Simply put, Tommy Ton is a visionary. A celebrated street style photographer, who we first got to know when he was behind the lens for style.com, his shots have only gotten better—and (even) more iconic—as time’s gone by. He was our first choice to photograph the Fall campaign, modeled after those magical moments in the early aughts. To get an even closer look at the season, we caught up with Ton to hear more about his career, what inspired his latest, how he approaches his subjects, and the happy movement he brilliantly captures best.
When you started in fashion, like it or not, you were the newcomer, you were breaking the mold and proposing something very different than what the industry was used to see. What drove you to start your career as a photographer?
I guess you could say my career started in 2005 when I bought my first camera, but I didn't have plans on becoming a photographer. I bought the camera to primarily start my blog, Jak and Jil, but it was to only document what people were wearing. I didn't think taking street style photos would evolve into a photography career. Photography was just part of the project I had in mind when I launched Jak and Jil, which was originally meant to be an online lifestyle magazine. I felt what people were wearing on the street and at events wasn't being represented enough, so that's what drove me to purchase a camera and start Jak and Jil.
What do you think sets you apart from sets other photographers?
I think what sets me apart is that I consider myself a fashion enthusiast primarily before being considered a photographer. My career path in fashion always stems from my love of fashion first. I hope when people look at my photos, they can see a love of fashion that is conveyed in how I like to capture moments. Some photographers like to compose a photo and capture a moment, whereas I think I'm more fixated on the clothes or subject matter.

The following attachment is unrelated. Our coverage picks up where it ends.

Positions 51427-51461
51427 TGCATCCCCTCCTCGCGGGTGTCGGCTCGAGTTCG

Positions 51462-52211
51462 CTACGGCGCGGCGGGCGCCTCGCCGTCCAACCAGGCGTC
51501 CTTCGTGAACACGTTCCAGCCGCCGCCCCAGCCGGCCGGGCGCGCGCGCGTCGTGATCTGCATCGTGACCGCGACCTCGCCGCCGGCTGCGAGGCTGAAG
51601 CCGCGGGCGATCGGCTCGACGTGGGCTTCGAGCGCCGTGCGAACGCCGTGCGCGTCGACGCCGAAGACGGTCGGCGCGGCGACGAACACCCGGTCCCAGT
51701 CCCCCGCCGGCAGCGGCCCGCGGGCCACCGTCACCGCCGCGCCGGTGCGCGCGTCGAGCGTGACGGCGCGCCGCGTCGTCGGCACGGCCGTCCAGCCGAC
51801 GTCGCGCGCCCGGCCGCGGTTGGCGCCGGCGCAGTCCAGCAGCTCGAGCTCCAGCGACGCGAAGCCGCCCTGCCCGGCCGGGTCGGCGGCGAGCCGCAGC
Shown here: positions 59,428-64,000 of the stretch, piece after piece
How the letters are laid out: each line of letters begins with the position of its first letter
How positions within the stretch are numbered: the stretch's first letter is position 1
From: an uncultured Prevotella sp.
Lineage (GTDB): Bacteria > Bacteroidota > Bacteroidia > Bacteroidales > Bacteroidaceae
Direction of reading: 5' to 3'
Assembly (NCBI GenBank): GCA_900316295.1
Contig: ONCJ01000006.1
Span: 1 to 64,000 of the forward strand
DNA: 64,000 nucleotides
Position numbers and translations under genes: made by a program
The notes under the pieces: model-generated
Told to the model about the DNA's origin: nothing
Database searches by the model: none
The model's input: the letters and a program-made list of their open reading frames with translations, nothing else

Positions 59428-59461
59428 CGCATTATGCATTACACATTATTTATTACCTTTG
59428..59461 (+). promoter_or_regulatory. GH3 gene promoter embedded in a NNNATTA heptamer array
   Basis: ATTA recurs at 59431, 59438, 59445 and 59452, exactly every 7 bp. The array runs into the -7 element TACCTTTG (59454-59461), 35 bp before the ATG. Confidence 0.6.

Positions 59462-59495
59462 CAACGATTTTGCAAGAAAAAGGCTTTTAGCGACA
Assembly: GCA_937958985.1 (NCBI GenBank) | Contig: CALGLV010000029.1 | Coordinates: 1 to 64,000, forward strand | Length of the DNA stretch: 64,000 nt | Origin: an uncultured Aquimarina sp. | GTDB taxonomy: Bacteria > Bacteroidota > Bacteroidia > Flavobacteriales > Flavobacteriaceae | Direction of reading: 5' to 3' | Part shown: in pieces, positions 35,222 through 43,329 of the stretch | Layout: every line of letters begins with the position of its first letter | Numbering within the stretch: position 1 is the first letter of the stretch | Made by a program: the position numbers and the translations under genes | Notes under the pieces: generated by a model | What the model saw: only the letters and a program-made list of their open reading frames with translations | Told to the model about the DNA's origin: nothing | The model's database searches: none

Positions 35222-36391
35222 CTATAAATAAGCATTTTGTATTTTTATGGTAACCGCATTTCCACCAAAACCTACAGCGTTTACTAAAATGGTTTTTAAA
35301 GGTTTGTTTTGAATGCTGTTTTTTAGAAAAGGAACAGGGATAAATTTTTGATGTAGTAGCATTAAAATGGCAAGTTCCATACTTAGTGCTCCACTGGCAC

My fondest memories are definitely when I first came into the office and had my first meeting to discuss working for Style.com. It was such a shock to me that I was being considered for the job and when I got it, it was truly a dream come true.
You started a whole new style of photography and have a keen eye for accessories. What draws you to accessories?
I think it's how universal they are. Anyone of any background, size or gender can make them uniquely their own. A lot of people can show up to the same show with the same accessory but they individually can wear a bag or shoe differently. You can have so much fun playing with accessories.
What was your most memorable fashion season?
I honestly can't particularly pick one because I've experienced so many in 15 years. They have all blurred together but I do look back and just think about the experience as a whole and I'm very grateful.
How has your photography style changed since the start of your career?
I think it's maybe a bit less spontaneous now. I feel like I've seen so much in the years I've been shooting street style, I find myself capturing more of what I'm feeling in the moment. So it's constantly changing I feel. It sounds vague I know but it's part of my creative evolution.
What was your inspiration when shooting this campaign for Larroudé?
Marina said she just wanted it to remind her of my time when I worked for Style.com. She wanted images that evoked that specific era of street style and it was lots of fun recreating those joyous moments.
In your opinion, what makes an outfit fun to photograph?
I think my opinion on what makes an outfit worth photographing has changed throughout the years depending on what I'm feeling. I just really follow my initial instinct and if someone captivates me from first glance, I'll take their photo. If I second guess, there's no harm in knowing I took the photo.
What advice would you give aspiring photographers hoping to break into the fashion industry?
To have fun, be patient, work hard, be open minded and be gracious in every celebratory moment.